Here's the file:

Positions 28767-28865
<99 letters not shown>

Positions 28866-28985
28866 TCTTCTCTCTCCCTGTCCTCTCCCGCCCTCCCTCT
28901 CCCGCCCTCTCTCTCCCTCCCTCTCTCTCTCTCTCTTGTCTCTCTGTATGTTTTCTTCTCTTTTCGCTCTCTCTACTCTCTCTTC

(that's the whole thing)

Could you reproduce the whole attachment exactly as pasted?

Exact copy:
Positions 28767-28865
<99 letters not shown>

Positions 28866-28985
28866 TCTTCTCTCTCCCTGTCCTCTCCCGCCCTCCCTCT
28901 CCCGCCCTCTCTCTCCCTCCCTCTCTCTCTCTCTCTTGTCTCTCTGTATGTTTTCTTCTCTTTTCGCTCTCTCTACTCTCTCTTC